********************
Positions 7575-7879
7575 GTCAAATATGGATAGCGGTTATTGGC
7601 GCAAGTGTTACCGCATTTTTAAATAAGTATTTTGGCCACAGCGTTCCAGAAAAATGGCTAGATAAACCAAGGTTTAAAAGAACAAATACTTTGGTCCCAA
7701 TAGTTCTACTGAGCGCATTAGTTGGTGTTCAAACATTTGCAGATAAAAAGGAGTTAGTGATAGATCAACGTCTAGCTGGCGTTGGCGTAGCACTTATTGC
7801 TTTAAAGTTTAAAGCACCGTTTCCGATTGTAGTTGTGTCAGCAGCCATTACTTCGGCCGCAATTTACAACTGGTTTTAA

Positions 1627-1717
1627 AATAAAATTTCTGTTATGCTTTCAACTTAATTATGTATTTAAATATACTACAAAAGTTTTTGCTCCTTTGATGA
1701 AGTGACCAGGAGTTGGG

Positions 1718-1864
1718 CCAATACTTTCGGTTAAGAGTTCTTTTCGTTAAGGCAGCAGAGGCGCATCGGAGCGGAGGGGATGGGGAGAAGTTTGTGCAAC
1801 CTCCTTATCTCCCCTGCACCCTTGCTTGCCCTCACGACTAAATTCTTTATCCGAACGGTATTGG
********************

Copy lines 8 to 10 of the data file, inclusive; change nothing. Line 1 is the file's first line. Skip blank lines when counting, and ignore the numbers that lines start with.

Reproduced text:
1701 AGTGACCAGGAGTTGGG

Positions 1718-1864
1718 CCAATACTTTCGGTTAAGAGTTCTTTTCGTTAAGGCAGCAGAGGCGCATCGGAGCGGAGGGGATGGGGAGAAGTTTGTGCAAC